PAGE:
On Philanthropy: Startups include philanthropy in their DNA

From The Chicago Tribune

By Bruce DeBoskey

Many entrepreneurs think of philanthropy as something to consider way off in the future when their businesses are mature and profitable. There is a better approach. Philanthropy works best when it is included in a company's business plan from the very start, growing and prospering over the years as the company itself grows and prospers.

Each month, more than 500,000 people create new businesses in the United States. Some founders dream that their ventures will become high-tech giants like Google or Facebook, while others pursue more modest goals. At the very least, they all hope to make a living. At the very best, they hope to strike it rich.

By inserting philanthropy into the very DNA of a startup, entrepreneurs make community engagement an organic part of the organization. This simple step enhances recruitment, productivity, sales and ultimately the bottom line. At the same time, it builds stronger and healthier communities in which to live and work.

"Business is the only force on the planet large enough to correct the environmental and social justice problems we created in the last century," said Ryan Martens, chief technology officer of Rally Software. He encourages startups to commit from the very beginning, when their shares are worth little, rather than waiting until an exit is near.

"New companies should put a stake in the ground from the very start," said Seth Levine, managing partner of Foundry Group. "Company-building does not happen in a vacuum. Rather, a company's success results in part from the health of the community in which it operates."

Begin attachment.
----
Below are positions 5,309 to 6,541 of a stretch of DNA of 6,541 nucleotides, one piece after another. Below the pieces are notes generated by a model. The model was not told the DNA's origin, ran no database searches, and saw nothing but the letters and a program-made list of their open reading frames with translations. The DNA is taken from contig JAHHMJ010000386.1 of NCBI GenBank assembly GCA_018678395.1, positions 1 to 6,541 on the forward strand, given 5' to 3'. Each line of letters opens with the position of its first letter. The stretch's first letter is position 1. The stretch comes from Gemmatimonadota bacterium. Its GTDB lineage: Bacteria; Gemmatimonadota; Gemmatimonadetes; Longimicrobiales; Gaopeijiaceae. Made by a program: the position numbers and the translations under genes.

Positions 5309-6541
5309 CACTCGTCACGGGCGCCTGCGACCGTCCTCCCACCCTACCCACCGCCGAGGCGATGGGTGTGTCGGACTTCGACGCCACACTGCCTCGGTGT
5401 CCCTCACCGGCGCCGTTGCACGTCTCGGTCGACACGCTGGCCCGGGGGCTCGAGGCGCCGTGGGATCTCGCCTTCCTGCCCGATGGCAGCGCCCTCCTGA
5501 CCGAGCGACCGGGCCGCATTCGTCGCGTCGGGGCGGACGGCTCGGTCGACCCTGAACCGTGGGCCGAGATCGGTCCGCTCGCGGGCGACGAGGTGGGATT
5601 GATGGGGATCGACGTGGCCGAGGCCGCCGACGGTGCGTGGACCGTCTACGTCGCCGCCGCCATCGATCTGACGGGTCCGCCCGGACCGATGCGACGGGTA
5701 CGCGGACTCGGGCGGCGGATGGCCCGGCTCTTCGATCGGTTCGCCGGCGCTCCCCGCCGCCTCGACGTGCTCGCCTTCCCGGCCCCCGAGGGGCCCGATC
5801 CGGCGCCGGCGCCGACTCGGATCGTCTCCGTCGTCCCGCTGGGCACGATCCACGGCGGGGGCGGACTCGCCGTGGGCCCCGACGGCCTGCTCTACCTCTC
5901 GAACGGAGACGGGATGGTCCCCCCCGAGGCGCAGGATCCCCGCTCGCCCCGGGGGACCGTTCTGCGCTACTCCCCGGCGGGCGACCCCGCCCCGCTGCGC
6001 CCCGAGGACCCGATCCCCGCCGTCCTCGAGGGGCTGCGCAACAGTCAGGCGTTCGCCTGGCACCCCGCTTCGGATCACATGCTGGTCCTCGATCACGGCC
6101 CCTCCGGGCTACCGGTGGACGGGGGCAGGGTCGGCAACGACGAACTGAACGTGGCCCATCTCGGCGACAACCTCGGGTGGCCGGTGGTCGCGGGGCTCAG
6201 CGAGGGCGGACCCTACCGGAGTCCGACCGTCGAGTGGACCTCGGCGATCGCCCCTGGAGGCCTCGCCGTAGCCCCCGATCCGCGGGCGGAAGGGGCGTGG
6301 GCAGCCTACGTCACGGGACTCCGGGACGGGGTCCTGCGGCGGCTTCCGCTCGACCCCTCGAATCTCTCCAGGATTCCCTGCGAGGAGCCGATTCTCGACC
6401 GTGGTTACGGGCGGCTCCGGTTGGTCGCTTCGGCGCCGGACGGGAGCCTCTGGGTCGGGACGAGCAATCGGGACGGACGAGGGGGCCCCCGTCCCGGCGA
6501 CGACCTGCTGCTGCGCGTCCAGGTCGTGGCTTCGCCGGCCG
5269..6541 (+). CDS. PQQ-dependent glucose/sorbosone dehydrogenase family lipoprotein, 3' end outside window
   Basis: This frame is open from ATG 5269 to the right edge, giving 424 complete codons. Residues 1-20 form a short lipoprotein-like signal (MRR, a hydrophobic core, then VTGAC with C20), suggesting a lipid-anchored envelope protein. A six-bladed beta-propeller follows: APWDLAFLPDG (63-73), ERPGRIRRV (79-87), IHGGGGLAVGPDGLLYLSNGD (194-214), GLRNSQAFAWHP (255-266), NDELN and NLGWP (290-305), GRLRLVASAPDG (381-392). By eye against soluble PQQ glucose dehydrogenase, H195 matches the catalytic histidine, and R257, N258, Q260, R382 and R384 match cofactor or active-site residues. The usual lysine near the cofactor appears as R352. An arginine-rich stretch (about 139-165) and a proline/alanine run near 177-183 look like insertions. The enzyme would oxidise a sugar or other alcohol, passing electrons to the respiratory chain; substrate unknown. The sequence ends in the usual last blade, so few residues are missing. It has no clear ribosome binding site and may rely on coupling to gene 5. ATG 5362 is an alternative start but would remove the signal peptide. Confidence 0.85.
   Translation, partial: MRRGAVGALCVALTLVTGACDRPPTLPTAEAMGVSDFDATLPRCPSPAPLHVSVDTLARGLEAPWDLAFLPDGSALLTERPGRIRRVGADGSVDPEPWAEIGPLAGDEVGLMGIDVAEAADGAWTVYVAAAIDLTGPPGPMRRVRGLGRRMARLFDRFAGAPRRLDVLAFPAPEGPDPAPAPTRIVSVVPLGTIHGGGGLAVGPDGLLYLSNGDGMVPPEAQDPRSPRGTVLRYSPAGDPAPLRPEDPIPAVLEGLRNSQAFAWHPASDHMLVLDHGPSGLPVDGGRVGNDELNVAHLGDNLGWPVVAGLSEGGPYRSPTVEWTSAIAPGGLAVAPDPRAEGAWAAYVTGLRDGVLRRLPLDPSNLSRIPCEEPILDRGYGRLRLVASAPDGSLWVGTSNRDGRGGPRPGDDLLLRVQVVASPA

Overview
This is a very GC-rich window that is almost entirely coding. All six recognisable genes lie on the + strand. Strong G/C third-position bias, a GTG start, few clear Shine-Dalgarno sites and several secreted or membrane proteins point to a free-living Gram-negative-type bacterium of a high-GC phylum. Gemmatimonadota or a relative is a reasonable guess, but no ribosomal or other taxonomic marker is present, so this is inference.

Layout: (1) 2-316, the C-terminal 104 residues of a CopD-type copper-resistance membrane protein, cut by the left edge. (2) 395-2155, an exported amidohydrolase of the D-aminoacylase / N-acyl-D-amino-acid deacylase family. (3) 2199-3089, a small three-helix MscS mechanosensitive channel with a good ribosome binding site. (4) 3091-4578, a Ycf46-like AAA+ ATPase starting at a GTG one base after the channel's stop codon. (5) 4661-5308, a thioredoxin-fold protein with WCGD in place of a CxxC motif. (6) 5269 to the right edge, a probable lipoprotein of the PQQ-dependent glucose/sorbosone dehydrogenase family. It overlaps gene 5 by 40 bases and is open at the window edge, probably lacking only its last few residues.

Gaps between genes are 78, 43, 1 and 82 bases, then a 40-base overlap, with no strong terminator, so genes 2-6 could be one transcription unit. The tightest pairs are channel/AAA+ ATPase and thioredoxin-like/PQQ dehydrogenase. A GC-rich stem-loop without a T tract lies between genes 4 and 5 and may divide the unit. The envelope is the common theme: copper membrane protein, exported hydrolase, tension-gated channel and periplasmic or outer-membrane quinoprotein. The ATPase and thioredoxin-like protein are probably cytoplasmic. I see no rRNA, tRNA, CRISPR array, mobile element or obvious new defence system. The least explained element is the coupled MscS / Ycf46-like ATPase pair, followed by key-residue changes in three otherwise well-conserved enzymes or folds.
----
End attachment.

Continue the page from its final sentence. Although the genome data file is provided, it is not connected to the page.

Pledge 1% is an organization that helps startup companies leverage a small portion of their future success to support nonprofits in their communities, making them stakeholders in the business and vice-versa. The organization helps companies pledge 1 percent of equity, volunteer time and/or products in support of their communities.

The Telluride Foundation takes a somewhat different approach with its Venture Accelerator, which uses its donations and grants to help fund startups with a $30,000 "investment" in return for 5 percent equity or debt in the form of a loan that may convert to equity. Then, using a typical business accelerator model, it provides mentorship, coaching and other tools to help these startups succeed. If the company achieves success, the money earned becomes available to the community foundation to fund additional startups.

Since 2012, 18 startup companies have graduated from the Telluride Venture Accelerator program, raising over $1 million, relying on the assistance of more than 90 mentors and creating 87 jobs.

"If the philanthropic community is serious about systemic change, it needs to look at more than grant-making and advocacy, and make some riskier venture philanthropy investments," Telluride Foundation President and CEO Paul Major said. "Such social investments have real potential to create self-sustaining economic ecosystems bringing innovation, jobs and ideas to communities."